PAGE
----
Sienna Miller hits out at ‘dangerous’ trend of type-casting actors to fit roles3 min read


Sienna Miller hits out at ‘dangerous’ trend of type-casting actors to fit roles – ‘liberal is becoming almost fascistic’

  • The American-British actor, 37, has criticised the ‘whitewashing’ of roles in films
  • She said how the MeToo movement has ‘intersected unhappily with her own life’
  • She revealed she used to call Harvey Weinstein ‘Pops’ when working with him 

The actor Sienna Miller has called out ‘liberal fascism’ in dictating that only certain actors can play minority ethnic and gay roles, insisting ‘everybody should be able to play everybody’.

During an interview the American-British actor, 37, opened up about her opinions on the film industry, criticising the ‘whitewashing’ of roles. 

She weighed in on the debate about which roles actors should be able to play in terms of ethnic minority, gay and transgender characters. 

Miller told The Telegraph: ‘It feels like liberal is becoming almost fascistic in its controlling of what can and cannot be done. It feels dangerous to me.’

She added that we should be able to make our own decisions about what we want to see and that it starts to feel ‘complicated’ when you start to legislate on what roles you can and cannot play.  

In the interview she also opened up about how the MeToo movement has ‘intersected unhappily with her own life’.

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Miller revealed she used to call Harvey Weinstein ‘Pops’ and said ‘on some level’ she did this to deflect her suspicions about him.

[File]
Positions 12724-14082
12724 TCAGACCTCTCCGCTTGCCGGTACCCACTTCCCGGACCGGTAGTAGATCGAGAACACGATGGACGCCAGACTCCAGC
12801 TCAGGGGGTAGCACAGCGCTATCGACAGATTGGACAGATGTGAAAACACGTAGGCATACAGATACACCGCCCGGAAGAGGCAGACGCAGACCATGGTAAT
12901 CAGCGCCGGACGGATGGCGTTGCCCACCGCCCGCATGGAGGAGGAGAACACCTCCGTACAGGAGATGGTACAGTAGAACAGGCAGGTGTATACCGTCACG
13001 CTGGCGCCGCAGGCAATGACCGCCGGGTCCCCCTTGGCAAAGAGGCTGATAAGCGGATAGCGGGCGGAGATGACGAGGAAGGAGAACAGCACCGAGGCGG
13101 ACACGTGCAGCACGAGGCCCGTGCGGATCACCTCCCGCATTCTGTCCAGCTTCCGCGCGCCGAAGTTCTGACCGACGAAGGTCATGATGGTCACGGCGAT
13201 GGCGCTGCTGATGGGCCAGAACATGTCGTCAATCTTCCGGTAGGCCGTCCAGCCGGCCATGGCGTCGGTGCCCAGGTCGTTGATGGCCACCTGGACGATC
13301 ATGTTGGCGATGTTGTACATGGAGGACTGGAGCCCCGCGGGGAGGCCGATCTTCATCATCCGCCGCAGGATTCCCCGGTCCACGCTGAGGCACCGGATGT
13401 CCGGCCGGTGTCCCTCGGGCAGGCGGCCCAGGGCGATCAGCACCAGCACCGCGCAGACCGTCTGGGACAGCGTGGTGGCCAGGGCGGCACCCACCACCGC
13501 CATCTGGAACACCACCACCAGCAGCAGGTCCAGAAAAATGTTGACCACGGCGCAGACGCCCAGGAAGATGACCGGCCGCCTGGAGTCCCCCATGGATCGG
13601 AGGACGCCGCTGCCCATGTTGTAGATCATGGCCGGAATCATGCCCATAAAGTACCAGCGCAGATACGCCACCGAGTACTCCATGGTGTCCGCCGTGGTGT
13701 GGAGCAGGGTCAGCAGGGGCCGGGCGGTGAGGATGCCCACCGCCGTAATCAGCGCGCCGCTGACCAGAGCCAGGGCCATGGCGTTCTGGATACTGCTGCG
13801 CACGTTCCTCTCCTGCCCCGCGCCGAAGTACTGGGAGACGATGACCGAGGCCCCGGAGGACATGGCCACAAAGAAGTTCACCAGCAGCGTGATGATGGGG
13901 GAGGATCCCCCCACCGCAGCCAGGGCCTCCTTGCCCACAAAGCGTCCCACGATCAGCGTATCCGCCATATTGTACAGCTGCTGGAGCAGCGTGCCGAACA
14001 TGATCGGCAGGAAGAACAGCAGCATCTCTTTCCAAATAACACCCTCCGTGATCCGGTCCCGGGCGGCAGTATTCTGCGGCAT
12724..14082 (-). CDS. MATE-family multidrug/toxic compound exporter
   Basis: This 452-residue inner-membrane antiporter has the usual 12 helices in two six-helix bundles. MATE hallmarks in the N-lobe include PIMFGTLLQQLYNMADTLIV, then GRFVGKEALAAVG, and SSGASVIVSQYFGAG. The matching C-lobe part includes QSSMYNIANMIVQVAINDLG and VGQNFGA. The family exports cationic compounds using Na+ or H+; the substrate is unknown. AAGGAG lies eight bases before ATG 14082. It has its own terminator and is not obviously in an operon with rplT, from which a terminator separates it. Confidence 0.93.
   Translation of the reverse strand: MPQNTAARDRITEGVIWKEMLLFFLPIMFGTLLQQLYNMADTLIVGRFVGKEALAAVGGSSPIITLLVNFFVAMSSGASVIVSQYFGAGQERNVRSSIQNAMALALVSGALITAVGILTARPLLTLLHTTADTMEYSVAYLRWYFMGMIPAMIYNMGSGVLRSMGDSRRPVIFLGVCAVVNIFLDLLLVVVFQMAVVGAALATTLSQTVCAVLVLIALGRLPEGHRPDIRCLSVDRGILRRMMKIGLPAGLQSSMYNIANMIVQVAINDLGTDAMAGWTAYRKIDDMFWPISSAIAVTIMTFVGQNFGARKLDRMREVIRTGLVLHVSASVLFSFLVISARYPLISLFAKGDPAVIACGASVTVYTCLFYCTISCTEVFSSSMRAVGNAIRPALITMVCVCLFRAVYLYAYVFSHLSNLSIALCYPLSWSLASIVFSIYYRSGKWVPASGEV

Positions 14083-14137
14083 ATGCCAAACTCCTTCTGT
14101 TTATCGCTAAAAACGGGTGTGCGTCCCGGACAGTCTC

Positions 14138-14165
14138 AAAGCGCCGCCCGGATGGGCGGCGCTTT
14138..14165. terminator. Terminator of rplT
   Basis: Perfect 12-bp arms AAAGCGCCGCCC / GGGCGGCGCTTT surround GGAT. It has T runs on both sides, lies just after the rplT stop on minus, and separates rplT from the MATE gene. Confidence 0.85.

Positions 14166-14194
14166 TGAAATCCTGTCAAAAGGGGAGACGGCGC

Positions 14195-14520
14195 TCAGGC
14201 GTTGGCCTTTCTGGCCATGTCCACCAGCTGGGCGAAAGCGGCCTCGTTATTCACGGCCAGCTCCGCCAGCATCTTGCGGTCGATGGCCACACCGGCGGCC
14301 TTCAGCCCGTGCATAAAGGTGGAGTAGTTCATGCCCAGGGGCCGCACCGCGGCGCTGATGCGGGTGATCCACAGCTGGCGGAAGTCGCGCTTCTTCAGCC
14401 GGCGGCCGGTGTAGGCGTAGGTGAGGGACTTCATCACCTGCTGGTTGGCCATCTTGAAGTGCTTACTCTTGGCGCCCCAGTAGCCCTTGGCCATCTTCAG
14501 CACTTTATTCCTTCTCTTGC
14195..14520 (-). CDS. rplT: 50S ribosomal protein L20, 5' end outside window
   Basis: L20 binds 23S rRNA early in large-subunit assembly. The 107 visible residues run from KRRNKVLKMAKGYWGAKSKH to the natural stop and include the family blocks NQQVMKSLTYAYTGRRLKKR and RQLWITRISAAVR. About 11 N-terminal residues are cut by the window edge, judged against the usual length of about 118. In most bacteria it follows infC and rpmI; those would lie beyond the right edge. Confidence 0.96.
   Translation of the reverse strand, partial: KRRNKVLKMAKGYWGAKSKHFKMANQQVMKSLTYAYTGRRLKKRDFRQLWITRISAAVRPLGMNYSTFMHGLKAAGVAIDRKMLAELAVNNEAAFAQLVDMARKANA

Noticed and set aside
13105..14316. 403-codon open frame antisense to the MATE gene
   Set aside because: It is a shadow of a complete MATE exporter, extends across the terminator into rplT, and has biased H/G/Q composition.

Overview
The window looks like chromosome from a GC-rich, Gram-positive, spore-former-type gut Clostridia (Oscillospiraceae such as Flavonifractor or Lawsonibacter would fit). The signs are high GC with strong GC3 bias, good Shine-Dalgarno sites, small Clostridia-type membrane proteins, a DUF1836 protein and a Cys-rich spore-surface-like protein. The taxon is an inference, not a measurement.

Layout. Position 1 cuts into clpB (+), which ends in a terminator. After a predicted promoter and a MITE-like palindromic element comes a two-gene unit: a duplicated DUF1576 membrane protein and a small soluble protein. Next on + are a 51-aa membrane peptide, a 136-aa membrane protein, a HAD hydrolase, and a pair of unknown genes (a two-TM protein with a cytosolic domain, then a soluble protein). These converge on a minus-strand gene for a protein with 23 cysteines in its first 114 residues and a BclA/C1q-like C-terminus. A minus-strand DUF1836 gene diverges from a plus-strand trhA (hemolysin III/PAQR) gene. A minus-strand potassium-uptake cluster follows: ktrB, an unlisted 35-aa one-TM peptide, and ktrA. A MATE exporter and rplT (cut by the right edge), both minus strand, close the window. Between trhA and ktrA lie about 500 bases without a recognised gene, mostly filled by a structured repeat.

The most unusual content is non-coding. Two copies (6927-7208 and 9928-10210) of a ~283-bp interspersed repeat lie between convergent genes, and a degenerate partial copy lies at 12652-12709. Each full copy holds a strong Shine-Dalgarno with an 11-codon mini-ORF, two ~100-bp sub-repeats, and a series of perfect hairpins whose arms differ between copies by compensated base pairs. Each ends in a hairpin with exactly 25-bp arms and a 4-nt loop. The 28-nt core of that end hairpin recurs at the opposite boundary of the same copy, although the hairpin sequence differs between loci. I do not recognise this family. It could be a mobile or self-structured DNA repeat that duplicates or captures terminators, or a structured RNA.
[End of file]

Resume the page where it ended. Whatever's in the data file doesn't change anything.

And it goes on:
She said: ‘I’d go, ‘Oi Pops, give us a job’, and he’d go, ‘Ah, stappit.”

The actor, who worked with the disgraced film producer on numerous films including Factory Girl, also said no one ever ‘propositioned her for work with sex’, adding if they had she ‘would probably have slapped them’. 

She added that Weinstein did yell at her but that was ‘just Harvey’ and she would brush it off as he spoke to men in the same way.  

She continued: ‘I know that you couldn’t say no to Harvey if he asked you to do something. For me, it would be, like, an extra week of press, so I imagine in a situation where it’s sexual, it would also be hard to say no, and that’s crushing.’ 

In 2017 the actor also worked on James Toback’s film The Private Life of a Modern Woman, before the director was engulfed in abuse allegations which Miller described as ‘crushing’ because he had been a family friend for a long time.  

In her new film American Woman, Miller stars as the mother of a missing teenage girl living in Rust Belt, USA, which is released in cinemas on Friday.